Recession fears push oil lower
Oil prices edged lower on Friday as US inflation eroded hopes of a Fed-derived soft landing. The falls were modest though, highlighting that despite economic slowdown nerves, the supply/demand situation remains as stagflationary tight as ever. Brent crude finished 0.83% lower at USD 121.85 a barrel, and WTI fell just 1.0% to USD 121.25 a barrel.
In Asia, oil has fallen again, this time after mass testing in Beijing and Shanghai over the weekend raised fears that lockdowns would return, diminishing local demand. Brent crude and WTI have eased by 1.30% to USD 120.25 and USD 118.90 a barrel respectively, near Friday’s intraday lows.
Unless US markets move to price in a full-blown recession, and China does actually hit the lockdown button again, it is unlikely that we see an extended sell-off in oil prices. With OPEC+ compliance approaching 200% and the continuing squeeze on refined products such as diesel around the globe, the supply/demand dynamics remain supportive of prices.
In the near term, Brent crude has support at USD 119.50 and USD 118.50, with resistance at USD 122.00 and USD 124.40 a barrel. Brent crude has traced out four recent daily highs just above USD 124.00, suggesting further gains will be challenging, even if the downside is limited. WTI has support at USD 118.00 and USD 117.00 a barrel, with resistance at USD 120.25 and USD 123.00 a barrel.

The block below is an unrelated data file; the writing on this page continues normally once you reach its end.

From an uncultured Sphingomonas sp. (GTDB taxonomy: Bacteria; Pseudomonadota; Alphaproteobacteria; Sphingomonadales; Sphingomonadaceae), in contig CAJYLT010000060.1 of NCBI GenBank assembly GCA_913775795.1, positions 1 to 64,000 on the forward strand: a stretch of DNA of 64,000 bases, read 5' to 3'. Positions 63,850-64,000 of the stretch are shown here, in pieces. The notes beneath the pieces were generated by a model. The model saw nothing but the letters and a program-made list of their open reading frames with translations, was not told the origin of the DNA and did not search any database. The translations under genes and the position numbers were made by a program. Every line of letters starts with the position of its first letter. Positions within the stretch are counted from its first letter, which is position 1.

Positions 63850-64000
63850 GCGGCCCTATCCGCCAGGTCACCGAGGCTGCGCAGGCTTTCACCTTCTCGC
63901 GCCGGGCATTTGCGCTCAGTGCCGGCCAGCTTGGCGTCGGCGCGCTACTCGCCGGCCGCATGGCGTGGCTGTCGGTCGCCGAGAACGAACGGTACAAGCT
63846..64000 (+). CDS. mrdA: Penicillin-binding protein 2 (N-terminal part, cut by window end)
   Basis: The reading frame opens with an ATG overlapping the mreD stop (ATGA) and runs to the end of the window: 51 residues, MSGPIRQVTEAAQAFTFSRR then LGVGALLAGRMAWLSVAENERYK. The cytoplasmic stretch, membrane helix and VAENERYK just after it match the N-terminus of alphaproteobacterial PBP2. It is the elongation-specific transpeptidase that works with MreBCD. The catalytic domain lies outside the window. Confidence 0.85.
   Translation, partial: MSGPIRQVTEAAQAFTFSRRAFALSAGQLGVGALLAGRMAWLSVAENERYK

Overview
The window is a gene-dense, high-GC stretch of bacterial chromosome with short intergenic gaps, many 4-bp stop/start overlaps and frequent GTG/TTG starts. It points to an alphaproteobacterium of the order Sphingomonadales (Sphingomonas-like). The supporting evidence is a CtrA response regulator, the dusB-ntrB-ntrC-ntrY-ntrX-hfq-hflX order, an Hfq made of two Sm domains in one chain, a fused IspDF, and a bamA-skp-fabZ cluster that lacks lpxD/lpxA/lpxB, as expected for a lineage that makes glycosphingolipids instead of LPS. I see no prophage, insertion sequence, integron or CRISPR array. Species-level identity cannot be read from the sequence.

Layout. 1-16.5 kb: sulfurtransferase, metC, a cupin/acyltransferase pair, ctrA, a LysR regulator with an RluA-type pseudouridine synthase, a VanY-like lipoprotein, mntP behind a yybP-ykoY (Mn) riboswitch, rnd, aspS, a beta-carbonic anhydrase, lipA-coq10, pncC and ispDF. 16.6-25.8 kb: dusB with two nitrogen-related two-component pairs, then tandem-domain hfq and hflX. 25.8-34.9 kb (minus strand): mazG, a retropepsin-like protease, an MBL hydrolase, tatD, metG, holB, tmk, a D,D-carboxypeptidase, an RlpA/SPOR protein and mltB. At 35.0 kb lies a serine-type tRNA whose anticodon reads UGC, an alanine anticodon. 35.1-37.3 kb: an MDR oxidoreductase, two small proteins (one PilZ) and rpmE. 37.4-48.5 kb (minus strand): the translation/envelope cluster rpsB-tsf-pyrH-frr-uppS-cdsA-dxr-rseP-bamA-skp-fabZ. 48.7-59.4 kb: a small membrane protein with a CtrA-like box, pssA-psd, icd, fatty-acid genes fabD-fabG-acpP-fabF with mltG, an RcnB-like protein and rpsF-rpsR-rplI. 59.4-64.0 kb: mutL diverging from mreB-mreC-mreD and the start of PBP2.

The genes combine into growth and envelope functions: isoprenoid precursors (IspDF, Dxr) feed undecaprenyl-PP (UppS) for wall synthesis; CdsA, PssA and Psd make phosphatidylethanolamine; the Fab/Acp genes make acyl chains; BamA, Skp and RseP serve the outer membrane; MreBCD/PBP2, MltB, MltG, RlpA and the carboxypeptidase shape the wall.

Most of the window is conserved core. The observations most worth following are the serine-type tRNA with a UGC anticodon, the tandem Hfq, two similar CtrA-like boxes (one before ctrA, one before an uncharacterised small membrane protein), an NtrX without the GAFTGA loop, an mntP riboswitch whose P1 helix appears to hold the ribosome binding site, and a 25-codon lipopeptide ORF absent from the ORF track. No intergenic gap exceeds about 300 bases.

Gold rises on haven buying
Gold had an interesting session on Friday, shrugging off higher US yields and a powerful US dollar rally to record a 1.28% gain to USD 1871.60 an ounce. Haven buying as equities and cryptos melted down lifted gold as investors parked cash in the yellow metal to hedge weekend risk.
With the new week starting, there unfortunately for gold bugs, seems to be a business as usual air around gold’s price action today. Gold has fallen by 0.46% in Asia to USD 1863.10 an ounce, as the US dollar rally continues. Unfortunately, gold does have a habit of teasing gold investors, only to dash hopes with whipsaw corrections lower. I would really like to see another session or two of gold defying a stronger US dollar before erring to the bullish side after a month of range trading.
With that in mind, I do not discount a continued correction lower and in the bigger picture, gold remains stuck in a USD 1830.00 to USD 1880.00 range with its 100-day moving average just above USD 1890.00 an ounce. Realistically, the technical picture requires a close or two above USD 1900.00 an ounce to suggest that gold is on the move once again.
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